The University of Chicago will tap the corporate market this week for a refunding that signals the steep rise of corporate CUSIP deals in not-for-profit sectors last year shows no signs of slowing down.
The double-A rated university will take indications of interest Tuesday on $610 million of refunding taxable bonds with a corporate CUSIP and then price them on Wednesday along with $218 million of tax-exempt refunding bonds with a forward delivery structure.
Citigroup Global Markets Inc. is the senior manager with Loop Capital Markets LLC and RBC Capital Markets serving as co-senior managers. The Illinois Finance Authority is serving as conduit on the tax-exempts.
The last year has seen a dramatic increase in corporate CUSIP deals in the healthcare, non-profit and higher education sectors with the structure offering those sectors — all hard hit by the COVID-19 pandemic — more flexibility to manage debt.
Corporate CUSIPs alone in 2020 blew up 223% over 2019 and landed at more than $40 billion for the year, according to data from IHS Markit data. If the market adds in that figure, the total annual issuance in 2020 was well above $500 billion.
Issuers who have tapped that market have been able to come at tighter spreads relative to exempts. There is tremendous demand for investment grade corporate bonds and spreads there have gotten tighter adding to the appeal from the buy side.
For borrowers, corporate CUSIPs offer diversity as the larger not-for-profits consider how best to manage their balance sheets.
Proceed use is also a factor for borrowers.
“For those issuers, especially a private university, if they borrow through the exempt market, they’re really restricted about where they use the money,” said Patrick Luby, municipal strategist at CreditSights said broadly of corporate CUSIPs. “In that sense, the corporate CUSIP deal makes more sense to allow for flexibility of use of proceeds.”
Large household names such as Stanford, Georgetown and Notre Dame tapped the corporate CUSIP market because of a broadened investor base.
“It’s yet another financing source, whether it’s taxable munis or municipal issuers using corporate CUSIPs, if you’re a borrower, you’re going to look for the lowest cost of capital,” said Stephen Winterstein, head of municipal fixed income at MarketAxess. “The surge is a positive for the market. It shows that the market can pivot to these other venues for issuers. The market is availing itself to this diversification.”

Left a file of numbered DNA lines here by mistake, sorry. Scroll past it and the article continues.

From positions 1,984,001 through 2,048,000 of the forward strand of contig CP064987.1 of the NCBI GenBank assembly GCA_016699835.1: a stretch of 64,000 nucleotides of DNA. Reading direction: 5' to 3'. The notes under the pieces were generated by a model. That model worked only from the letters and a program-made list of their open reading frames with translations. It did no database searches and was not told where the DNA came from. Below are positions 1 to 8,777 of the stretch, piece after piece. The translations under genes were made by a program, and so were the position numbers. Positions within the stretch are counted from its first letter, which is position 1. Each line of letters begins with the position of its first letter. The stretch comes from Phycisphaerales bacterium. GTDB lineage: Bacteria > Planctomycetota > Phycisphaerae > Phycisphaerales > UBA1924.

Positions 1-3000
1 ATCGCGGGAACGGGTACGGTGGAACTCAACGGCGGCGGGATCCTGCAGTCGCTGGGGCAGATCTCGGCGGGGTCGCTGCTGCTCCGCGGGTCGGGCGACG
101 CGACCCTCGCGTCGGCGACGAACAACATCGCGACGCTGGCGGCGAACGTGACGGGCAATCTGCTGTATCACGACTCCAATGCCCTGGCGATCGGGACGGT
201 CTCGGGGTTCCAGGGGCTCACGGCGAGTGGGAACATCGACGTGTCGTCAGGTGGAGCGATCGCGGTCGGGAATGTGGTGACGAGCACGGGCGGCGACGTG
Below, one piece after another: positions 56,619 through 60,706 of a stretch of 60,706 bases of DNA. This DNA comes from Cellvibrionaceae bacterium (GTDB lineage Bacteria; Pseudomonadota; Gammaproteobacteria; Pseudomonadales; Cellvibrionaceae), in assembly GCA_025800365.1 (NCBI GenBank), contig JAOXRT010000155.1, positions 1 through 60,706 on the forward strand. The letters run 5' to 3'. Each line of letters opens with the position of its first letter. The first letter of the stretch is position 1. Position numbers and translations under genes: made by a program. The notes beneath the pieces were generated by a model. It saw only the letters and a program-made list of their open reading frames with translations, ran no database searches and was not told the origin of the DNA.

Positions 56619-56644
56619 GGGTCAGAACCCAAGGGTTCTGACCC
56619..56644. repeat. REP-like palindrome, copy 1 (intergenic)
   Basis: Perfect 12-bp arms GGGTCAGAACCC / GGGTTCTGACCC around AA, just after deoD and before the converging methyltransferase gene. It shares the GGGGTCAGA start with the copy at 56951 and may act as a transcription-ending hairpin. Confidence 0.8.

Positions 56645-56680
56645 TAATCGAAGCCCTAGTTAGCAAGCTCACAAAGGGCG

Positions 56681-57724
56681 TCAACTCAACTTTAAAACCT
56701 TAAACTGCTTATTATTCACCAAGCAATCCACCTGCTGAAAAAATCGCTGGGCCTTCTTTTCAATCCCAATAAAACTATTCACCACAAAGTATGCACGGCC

Seeing more foreign interest in munis, MarketAxess last year expanded its electronic trading platform to U.S. taxable municipal bonds through its trading venues in the U.K., European Union and Singapore in an effort to streamline buying and selling of taxable munis for foreign buyers.
Really, it is part of the globalization of U.S. infrastructure investment, Winterstein said. By tapping the corporate market, it is “extending the reach to the lending side and makes capital more mobile.”
The University of Chicago has used swaps, forward refundings, and taxables to capitalize on market rates in recent years.
As part of the financing, UChicago is considering a swaption program for the possible future refunding of portions of the series 2014A and series 2015A bonds in an effort to lock in interest rates and hedge against future interest rate increases. If rates remain low, UChicago would be out the estimated $3.4 million initial transaction cost, according to Fitch Ratings. If rates rise, the university could execute the swaption and generate future savings. UChicago owns the option, so the decision of whether or not to execute the swaption is the university’s call. No collateral posting is included.
As issuers began flocking to taxable structures in the aftermath of the 2017 federal tax overhaul that eliminated advance refundings, UChicago Chief Financial Officer Ivan Samstein said during a 2019 conference that he likes the structure because it avoids tax rules but he also takes into consideration the value of call feature differences between the municipal and corporate markets.
The highly selective school has suffered pandemic wounds with a $208 million operating loss last year and a $150 million loss built into 2021.
Fitch Ratings and Moody’s Investors Service last year moved their outlooks to negative but the ratings remain intact: AA-minus from Fitch, Aa2 from Moody’s and AA-minus from S&P Global Ratings, which maintains a stable outlook.
The university, with 16,800 full time students including about 7,000 undergraduates, shifted to remote learning last March and then shifted to a hybrid, in-person, on-campus learning this past fall. Dorms are open but are limited to 46% capacity.